Unlike its Polaris missile-armed predecessor, the Resolution class the British Vanguard-class nuclear powered ballistic missile submarine (SSBN) is a completely new design. It has, however, utilized several of the successful design features from previous SSBNs.
The Vanguard class is the largest submarine type ever constructed in the UK, and the third largest type of vessel in Royal Navy service. However, it is cloaked in tight secrecy. Despite the ending of the Cold War and the downgrading of its strategic mission, details on Vanguard weapon systems and patrols are still highly classified.
All four of the boats, HMS Vanguard, HMS Victorious, HMS Vigilant and HMS Vengeance, were built by Vickers Submarine Engineering Limited (now BAE Systems Marine) at its dockyard in Barrow-in-Furness, Cumbria. Such was their size that a special production facility, the Devonshire Dock Hall, had to be constructed. The boat's large hull was prompted by the Trident D5 Submarine-Launched Ballistic Missile (SLBM), of which it can deploy 16. However, the vessels patrol with a smaller complement of crew than that of the previous Resolution class (132 as opposed to 149).
The first major transition from Polaris to Trident occurred in 1996, when HMS Victorious was deployed on patrol with a complement of Trident SLBMs. Trident has since become the sole component of the UK's nuclear deterrent, following the decommissioning of the WE177 tactical nuclear gravity/depth bomb in 1998, as part of the UK Strategic Defense Review. Furthermore, the Vanguard class boats had their readiness to fire changed from a matter of minutes to a matter of days according to the UK Secretary of State for Defense.
The Vanguard-class missile suite contains 16 tubes and is based on the 24-tube design which the US Navy deploys on its Ohio class boats. The Trident missile system was built by Lockheed Martin, and is technically leased from the US. The Trident D5 is a MIRV (Multiple Independently-targeted Re-entry Vehicle) system, capable of deploying 12 warheads per missile.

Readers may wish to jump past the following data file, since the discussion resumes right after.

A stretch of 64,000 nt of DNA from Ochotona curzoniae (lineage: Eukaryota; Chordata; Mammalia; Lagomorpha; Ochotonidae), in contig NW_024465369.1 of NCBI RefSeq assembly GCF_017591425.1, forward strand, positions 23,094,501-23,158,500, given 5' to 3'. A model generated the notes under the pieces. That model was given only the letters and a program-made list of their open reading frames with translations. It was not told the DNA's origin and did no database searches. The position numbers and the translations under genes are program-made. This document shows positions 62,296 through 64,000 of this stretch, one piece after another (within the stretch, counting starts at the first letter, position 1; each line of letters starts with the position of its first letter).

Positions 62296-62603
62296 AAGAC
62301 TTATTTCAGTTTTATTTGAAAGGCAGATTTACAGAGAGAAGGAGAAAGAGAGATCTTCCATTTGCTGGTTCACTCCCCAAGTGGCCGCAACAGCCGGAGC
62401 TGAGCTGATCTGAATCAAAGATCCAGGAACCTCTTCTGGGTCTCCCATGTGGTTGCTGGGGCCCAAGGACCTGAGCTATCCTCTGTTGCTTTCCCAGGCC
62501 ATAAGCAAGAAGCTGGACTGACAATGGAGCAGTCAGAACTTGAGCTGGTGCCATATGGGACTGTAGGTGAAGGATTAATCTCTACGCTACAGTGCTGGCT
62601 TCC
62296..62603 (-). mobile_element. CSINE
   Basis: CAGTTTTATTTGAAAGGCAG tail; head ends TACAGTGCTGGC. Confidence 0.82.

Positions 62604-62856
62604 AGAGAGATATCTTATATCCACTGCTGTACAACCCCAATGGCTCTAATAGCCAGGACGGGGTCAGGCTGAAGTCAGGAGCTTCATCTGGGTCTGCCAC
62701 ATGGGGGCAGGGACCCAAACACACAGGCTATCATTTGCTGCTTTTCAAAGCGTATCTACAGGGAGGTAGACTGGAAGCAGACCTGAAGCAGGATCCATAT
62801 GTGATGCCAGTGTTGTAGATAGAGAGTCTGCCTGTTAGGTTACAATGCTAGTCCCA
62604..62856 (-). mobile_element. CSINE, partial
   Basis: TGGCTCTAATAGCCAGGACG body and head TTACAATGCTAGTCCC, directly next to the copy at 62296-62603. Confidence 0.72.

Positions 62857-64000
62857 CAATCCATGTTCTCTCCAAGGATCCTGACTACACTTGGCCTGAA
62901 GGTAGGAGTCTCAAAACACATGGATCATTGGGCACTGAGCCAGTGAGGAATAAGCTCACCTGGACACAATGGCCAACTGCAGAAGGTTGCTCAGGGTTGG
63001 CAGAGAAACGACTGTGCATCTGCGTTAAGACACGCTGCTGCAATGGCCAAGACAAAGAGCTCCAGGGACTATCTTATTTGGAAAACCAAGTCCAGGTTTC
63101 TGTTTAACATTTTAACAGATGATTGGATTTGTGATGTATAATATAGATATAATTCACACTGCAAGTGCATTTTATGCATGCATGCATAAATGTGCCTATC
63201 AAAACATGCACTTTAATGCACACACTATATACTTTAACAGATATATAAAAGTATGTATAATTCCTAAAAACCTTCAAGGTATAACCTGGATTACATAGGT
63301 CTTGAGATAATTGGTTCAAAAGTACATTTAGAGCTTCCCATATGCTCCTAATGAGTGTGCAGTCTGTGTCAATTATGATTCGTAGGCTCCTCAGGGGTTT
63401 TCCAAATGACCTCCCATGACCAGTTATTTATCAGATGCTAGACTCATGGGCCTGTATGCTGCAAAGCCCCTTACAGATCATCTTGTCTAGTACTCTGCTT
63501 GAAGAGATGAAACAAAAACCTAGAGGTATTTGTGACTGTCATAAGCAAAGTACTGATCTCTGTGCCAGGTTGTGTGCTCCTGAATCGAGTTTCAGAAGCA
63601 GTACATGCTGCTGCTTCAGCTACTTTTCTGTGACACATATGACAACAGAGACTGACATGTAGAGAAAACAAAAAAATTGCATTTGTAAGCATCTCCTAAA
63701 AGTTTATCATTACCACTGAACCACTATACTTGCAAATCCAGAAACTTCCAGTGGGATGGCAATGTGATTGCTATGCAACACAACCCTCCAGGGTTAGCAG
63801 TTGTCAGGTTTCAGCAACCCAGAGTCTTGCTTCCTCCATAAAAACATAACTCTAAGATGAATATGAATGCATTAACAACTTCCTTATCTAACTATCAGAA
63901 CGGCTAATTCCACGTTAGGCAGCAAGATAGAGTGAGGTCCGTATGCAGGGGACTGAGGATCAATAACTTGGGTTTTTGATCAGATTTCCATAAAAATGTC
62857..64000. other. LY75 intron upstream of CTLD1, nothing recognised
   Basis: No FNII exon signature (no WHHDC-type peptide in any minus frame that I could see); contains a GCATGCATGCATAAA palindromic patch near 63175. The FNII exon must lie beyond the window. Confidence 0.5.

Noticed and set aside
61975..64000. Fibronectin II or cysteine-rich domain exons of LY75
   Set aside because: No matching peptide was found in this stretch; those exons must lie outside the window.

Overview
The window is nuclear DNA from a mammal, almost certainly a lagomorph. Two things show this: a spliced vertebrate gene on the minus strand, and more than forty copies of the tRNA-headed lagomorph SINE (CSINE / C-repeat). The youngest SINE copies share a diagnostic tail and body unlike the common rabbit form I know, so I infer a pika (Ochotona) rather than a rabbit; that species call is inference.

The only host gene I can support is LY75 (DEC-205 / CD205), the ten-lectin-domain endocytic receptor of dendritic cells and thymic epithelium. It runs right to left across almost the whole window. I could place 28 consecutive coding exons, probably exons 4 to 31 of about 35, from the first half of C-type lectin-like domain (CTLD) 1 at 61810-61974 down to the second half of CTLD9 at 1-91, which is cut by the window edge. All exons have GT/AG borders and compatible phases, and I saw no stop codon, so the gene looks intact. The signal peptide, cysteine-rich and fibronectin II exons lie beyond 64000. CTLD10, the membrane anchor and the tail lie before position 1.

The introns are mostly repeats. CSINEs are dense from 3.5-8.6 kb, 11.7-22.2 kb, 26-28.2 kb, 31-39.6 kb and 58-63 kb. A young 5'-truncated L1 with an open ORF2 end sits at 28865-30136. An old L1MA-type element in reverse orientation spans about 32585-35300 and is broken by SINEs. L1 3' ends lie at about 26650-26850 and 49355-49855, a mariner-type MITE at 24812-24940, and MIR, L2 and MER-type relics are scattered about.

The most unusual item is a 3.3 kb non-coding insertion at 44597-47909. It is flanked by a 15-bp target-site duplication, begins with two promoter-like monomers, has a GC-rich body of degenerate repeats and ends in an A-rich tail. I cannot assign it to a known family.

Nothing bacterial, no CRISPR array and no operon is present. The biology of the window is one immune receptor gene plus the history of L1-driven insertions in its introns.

Missile maintenance occurs in the US. However, the UK Atomic Weapons Establishment at Aldermaston undertakes all the design, construction, installation and maintenance of the warheads.
Each Vanguard-class submarine can carry a maximum of 192 nuclear warheads, although the Royal Navy originally insisted that each boat would carry no more than 96, deployed across eight missiles. Since the Strategic Defense Review, this has been further reduced to 48 warheads per boat, spread across four missiles. Although the Ministry of Defense refuses to comment on how many missiles are deployed when a boat is on patrol, it has indicated that the complement of Trident missiles now only carries one warhead per missile, which is probably in the sub-strategic kiloton range. A single Vanguard-class boat is on deterrence patrol at any one time, and a reserve boat is also available.
As well as having a new strategic weapons system, the Vanguard also features several other new systems. These include a Rolls-Royce nuclear Pressurized Water Reactor propulsion system, a new tactical weapons fit including Tigerfish and Spearfish torpedoes for short and medium defense. Tigerfish has a range of 13-29 km depending on the homing configuration, while Spearfish can hit targets up to 65 km away. The submarine also features a greatly improved Electronic Counter Measures (ECM) suite, and state-of-the-art attack and search periscopes. These are fitted with a TV camera and thermal imager as well as the traditional optical channel.